Considering the fill-in-the-blank mechanism, I struggled to rationalize people’s choice. At times I could be very hard on myself, found myself lost everytime I try to make sense of people’s behaviors that are simply far from what I believe is proper, or true.
But one day, wisdom came to power the lightbulb in my head, “No one was asking for your opinion, isn’t it?” It was one of those moments when I realize that even God Himself instructed us, specifically, to not judge and condemn others. That we are not obliged to understand every mystery in human’s heart. We are all simply required to love. To respect.
The word “respect” is like precious gold these days. Hard to find, high of value. Especially in the age when privacy has been cruelly invaded by the social media. It is the very thing that sustains humanity from falling apart, due to our nature to be indvidually unique. So in cultural standpoint, respect is what enables us to live in harmony. With ourselves and others. It would help our tendencies to interfere or judge others simply by reminding ourselves with: “I believe they have a good reasons behind such decision. Even if they don’t, I am still going to give respect that they deserve.”
When we are heavily caught up in a series of assumptions toward others, we are neglecting the truth of what we are and the world that surrounds us: the fact that people, including us, make mistakes from time to time. The simple way to prevent this is by changing our language from a statement to a question, which implies possibility.
Rather than saying,‘I wasn’t invited because I am unlikeable,’ we could ask ourselves with, ‘Why wasn’t I invited to this event?’ That leads us to multiple possibilities and gives us more control to explore how we could improve and fix it in the future. This tip should also be applied to how we think of others as well. Being open to possibilities is necessary since we are completely aware humans are complex and might be very unpredictable.
Photo by Sam Manns on Unsplash
4.What Productivity Does to Our Soul
Not so long time ago, I got really surprised when found out some people questioned and made assumptions about some decisions I made. When it land on my ear, the very first respond that came out from my mouth was: “Wow! So much free times you have.”
Flashback to my year of being jobless, I was a negative person myself. The stress of having to wait idlely made me lose my healthy way of thinking. Living unproductive was a one way ticket to my personal train of thought towards negativity.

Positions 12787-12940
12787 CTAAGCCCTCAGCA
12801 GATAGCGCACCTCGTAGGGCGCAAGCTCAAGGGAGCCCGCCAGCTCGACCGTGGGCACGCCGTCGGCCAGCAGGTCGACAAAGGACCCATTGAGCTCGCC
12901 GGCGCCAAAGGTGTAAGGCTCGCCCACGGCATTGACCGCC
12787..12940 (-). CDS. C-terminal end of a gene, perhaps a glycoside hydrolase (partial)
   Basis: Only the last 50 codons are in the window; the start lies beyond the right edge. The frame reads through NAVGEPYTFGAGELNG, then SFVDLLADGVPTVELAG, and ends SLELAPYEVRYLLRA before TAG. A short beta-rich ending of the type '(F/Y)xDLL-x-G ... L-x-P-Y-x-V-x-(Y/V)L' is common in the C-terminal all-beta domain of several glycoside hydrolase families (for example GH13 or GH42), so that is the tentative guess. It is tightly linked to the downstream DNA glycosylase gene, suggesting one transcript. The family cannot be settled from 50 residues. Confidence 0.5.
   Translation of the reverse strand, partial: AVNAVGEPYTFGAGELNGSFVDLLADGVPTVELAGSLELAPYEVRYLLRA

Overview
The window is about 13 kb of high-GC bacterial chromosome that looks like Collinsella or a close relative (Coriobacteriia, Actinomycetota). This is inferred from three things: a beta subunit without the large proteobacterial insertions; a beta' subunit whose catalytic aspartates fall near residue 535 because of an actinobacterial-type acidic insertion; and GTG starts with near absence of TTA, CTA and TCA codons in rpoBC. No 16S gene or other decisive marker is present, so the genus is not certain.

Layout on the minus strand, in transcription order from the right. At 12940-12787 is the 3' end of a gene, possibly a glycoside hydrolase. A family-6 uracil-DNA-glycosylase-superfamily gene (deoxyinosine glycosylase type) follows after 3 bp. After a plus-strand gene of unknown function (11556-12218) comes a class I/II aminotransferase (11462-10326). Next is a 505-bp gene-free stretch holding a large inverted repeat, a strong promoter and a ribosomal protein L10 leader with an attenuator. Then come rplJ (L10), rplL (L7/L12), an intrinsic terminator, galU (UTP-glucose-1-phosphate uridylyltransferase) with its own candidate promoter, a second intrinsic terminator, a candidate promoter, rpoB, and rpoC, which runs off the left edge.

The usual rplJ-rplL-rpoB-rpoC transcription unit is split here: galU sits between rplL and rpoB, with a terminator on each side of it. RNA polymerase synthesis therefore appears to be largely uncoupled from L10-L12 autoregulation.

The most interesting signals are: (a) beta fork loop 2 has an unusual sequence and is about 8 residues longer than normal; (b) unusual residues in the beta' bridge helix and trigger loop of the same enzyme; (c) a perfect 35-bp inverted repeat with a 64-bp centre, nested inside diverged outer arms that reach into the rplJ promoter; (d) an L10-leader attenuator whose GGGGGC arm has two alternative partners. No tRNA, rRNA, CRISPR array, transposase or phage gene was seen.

The point is when we have a lot of free time, we tend to seek unnecessary things to think about. That is why if we want to stop being lost in our negative thoughts we should channel our energy and emotions to do something productive, like doing our passion, reading a book, watching a show or a movie, going for a walk, writing something, and talking to our friends with positives vibes. Worth a shot!
Photo by Nguyên Nguyên on Unsplash
5.Pure From Within
Point one to four will not automatically stop us from the habit of making assumptions all the time. We will still get lost in our thoughts—which are mostly worse than what really is—if deep down we are still holding on to toxicities. I strongly believe that no matter how skilful people are at pretending, what comes out of them is what they truly keep in their heart. The bible says in Luke 6:45, ‘A good man brings good things out of the good stored up in his heart, and an evil man brings evil things out of the evil stored up in his heart’.
Therefore, if we really want to stop being lost in our judgment and assumptions, we need to continously clean our mind and heart. Plus, maybe we can practically start by doing what Apostle Paul once suggested: ‘...whatever is true, whatever is noble, whatever is right, whatever is pure, whatever is lovely, whatever is admireable–if anything is excellent or praiseworthy-think about such things.’
Assumptions can ruin our relationships and we can practice ourselves to stop making them by asking God to purify our sinful thoughts day by day while we also make an effort to wisely pick what we want to think and keep in our mind.